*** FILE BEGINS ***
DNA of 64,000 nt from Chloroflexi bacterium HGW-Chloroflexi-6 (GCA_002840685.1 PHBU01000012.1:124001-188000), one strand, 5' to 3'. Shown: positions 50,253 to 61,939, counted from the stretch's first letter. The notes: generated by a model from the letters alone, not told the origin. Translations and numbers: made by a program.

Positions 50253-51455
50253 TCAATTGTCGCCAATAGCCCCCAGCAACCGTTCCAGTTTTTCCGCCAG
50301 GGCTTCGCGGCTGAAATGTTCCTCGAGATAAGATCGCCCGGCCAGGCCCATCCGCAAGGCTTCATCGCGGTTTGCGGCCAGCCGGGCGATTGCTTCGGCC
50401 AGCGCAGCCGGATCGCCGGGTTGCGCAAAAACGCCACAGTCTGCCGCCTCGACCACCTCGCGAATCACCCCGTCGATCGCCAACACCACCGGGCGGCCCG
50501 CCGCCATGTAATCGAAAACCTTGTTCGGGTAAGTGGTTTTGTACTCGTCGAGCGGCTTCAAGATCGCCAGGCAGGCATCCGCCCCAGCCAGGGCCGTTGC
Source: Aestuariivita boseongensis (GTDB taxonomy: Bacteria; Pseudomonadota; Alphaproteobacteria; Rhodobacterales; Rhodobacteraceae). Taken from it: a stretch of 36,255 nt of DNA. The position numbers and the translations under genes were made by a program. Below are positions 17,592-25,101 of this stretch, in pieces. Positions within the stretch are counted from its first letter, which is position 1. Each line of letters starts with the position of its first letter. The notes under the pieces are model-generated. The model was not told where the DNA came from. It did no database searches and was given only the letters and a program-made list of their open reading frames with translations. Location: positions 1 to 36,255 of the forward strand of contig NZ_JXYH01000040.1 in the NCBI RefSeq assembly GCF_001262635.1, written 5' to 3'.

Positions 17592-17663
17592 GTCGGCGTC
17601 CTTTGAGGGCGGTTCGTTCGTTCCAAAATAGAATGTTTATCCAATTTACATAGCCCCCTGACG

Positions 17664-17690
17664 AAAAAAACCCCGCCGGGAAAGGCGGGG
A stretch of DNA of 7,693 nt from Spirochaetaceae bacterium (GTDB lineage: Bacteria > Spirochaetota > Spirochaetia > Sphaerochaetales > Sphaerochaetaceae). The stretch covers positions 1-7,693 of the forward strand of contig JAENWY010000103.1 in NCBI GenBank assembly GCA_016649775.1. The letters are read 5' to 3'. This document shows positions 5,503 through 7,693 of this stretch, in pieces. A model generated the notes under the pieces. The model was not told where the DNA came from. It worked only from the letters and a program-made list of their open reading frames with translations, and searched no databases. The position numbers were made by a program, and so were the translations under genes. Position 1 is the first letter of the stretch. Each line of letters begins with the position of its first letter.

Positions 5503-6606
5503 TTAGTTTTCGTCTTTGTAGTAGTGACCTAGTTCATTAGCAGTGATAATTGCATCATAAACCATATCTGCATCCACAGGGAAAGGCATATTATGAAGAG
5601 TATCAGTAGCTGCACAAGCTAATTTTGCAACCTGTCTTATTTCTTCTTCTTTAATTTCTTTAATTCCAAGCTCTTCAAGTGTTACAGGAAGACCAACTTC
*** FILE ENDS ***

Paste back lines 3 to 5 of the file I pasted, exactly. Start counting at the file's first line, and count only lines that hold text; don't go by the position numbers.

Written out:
50253 TCAATTGTCGCCAATAGCCCCCAGCAACCGTTCCAGTTTTTCCGCCAG
50301 GGCTTCGCGGCTGAAATGTTCCTCGAGATAAGATCGCCCGGCCAGGCCCATCCGCAAGGCTTCATCGCGGTTTGCGGCCAGCCGGGCGATTGCTTCGGCC
50401 AGCGCAGCCGGATCGCCGGGTTGCGCAAAAACGCCACAGTCTGCCGCCTCGACCACCTCGCGAATCACCCCGTCGATCGCCAACACCACCGGGCGGCCCG